EULESS—Christians must avoid the theological misstep of confusing God’s law and God’s gospel, Tullian Tchividjian told attendees to the Southern Baptists of Texas Convention’s 2015 Empower Conference at First Baptist Euless Feb. 24.
Tchividjian, pastor of Coral Ridge Presbyterian Church in Fort Lauderdale, Fla., said law and gospel are both essential aspects of the Christian walk but have become muddled together in sermons and therefore in the lives of Christians. Preaching from Romans 7, he said that while he hates to sound alarmist, he believes the church is in trouble because of this confusion.
“I’m convinced the church is in trouble,” Tchividjian said, “and the reason the church is in trouble is because pulpits are in trouble, and the reason pulpits are in trouble is because preachers fail to distinguish … between God’s law and God’s gospel.”
Tchividjian said God’s Word comes in two forms: demands (law) and deliverance (gospel). Both are important and necessary, but they have vastly different roles. He said a focus on law over grace leads Christians to believe that somehow, if they try really hard, they can attain the level of sanctification and holiness that pleases God by following his laws and commands. The problem with this mindset, he said, is that since God’s standard is perfection, no one can rise to that level of excellence. The role of the law is to show people just how badly they need grace, highlighting the unending ways they fall short of God’s expectations.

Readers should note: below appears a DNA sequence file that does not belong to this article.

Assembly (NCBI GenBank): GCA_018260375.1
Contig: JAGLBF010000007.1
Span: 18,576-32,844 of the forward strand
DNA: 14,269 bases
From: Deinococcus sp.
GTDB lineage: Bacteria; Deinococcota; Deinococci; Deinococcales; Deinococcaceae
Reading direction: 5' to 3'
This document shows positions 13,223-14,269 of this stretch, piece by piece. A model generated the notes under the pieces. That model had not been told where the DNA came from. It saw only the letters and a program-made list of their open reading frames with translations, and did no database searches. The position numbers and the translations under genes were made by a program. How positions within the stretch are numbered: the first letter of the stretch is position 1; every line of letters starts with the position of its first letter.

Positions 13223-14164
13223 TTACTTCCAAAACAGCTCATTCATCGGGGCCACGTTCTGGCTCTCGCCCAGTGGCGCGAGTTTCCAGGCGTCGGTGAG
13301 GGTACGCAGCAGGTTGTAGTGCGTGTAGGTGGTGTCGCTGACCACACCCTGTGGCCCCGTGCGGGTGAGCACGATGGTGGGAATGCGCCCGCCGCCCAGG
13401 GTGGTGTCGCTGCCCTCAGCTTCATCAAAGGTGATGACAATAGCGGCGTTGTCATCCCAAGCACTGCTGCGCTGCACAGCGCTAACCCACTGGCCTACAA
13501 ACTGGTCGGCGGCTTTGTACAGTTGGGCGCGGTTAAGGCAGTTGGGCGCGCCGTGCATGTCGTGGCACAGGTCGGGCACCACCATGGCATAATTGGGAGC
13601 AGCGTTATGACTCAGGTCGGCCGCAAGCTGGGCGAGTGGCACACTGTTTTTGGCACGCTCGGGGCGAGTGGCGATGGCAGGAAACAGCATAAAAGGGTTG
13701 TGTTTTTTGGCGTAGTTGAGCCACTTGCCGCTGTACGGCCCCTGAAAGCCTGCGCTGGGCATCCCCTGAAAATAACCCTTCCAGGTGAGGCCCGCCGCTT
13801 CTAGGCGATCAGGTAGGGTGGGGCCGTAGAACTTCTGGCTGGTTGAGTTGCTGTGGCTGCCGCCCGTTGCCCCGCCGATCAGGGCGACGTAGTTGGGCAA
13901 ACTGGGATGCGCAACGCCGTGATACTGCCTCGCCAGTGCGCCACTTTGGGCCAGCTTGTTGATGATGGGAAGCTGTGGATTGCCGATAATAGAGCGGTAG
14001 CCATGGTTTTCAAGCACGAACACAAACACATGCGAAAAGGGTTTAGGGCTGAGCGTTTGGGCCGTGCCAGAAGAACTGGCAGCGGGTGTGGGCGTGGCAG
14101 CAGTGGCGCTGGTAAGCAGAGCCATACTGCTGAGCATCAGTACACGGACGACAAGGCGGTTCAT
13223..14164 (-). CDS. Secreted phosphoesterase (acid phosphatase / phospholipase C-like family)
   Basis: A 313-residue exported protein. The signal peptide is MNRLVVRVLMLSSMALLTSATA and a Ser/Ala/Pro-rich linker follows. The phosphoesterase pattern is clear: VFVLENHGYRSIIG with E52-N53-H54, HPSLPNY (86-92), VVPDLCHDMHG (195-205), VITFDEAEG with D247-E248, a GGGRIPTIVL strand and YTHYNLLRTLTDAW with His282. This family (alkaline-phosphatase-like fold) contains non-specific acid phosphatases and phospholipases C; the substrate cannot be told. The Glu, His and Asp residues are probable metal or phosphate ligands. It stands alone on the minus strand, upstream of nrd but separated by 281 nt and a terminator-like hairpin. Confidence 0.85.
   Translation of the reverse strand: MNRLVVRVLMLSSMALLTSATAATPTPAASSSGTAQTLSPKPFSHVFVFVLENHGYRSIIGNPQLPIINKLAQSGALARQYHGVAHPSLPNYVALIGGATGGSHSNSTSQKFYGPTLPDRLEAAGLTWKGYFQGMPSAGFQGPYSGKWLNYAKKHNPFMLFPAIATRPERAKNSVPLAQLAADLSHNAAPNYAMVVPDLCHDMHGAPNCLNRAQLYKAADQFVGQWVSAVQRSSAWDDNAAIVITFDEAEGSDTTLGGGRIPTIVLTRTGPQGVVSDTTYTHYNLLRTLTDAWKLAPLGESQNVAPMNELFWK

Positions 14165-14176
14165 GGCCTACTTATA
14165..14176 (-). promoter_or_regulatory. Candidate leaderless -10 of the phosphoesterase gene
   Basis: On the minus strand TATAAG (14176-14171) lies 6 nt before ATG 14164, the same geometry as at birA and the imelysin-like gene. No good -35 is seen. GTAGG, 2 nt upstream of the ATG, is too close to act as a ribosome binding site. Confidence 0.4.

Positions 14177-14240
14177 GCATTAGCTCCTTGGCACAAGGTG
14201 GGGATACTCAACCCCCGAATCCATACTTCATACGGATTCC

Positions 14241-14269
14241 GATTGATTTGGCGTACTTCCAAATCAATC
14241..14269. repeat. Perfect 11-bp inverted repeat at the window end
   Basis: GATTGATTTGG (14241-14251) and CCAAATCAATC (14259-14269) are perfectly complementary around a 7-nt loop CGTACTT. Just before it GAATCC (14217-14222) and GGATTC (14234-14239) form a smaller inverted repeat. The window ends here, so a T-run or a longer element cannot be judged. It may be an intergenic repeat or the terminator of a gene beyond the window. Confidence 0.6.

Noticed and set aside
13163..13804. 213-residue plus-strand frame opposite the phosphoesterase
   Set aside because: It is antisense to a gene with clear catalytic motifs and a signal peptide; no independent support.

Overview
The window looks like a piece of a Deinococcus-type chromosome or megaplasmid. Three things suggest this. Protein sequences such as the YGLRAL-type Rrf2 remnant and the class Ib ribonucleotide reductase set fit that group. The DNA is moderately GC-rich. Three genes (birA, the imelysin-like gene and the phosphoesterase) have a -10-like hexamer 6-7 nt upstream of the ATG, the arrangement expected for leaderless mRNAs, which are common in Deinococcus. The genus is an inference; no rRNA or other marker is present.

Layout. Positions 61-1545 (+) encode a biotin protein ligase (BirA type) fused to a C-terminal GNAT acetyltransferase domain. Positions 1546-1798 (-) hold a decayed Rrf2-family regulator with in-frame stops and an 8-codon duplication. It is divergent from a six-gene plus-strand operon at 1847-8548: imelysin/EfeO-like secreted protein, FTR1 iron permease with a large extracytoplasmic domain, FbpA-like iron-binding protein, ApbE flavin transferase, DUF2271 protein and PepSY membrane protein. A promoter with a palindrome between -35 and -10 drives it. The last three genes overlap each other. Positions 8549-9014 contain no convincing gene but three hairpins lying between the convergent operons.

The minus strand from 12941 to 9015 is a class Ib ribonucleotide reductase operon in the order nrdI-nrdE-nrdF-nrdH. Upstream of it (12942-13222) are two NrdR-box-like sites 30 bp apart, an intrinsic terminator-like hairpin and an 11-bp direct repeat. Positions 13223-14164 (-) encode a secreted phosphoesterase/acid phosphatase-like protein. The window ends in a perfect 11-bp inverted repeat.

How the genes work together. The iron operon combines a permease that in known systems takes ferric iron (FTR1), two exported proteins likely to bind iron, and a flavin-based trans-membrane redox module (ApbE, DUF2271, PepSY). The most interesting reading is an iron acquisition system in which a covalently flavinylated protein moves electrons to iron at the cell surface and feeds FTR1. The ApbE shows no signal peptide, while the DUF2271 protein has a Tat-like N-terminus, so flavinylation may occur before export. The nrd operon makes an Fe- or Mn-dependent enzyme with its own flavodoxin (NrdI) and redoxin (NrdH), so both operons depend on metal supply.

“The focus and the foundation of the Christian faith is not living for God,” Tchividjian said. “The focus of the Christian faith is that God in Christ gloriously lived for us. That foundation produces fruit, but the root of the Christian faith is not living for God. It’s the fact that God in Christ is living for us.
“Failure to distinguish between law and gospel always means the abandonment of the gospel because the law gets softened into helpful tips for practical living, while the gospel gets hardened into a set of demands that we have to live out.”
Tchividjian said sermons should point out the severity of man’s sinfulness, which shows people “that they are a lot worse than they think they are.” Then, he said, sermons should explain the infinite, unimaginable reality of God’s grace.
God’s law, Tchividjian said, is for those that think they are good. His grace is for those that know they are bad. Both are equally important, he emphasized. But also crucial is the church’s commitment to allow both law and grace to have their own distinct jobs and roles in the life of Christians.
“This is a game changer, in my opinion,” he said.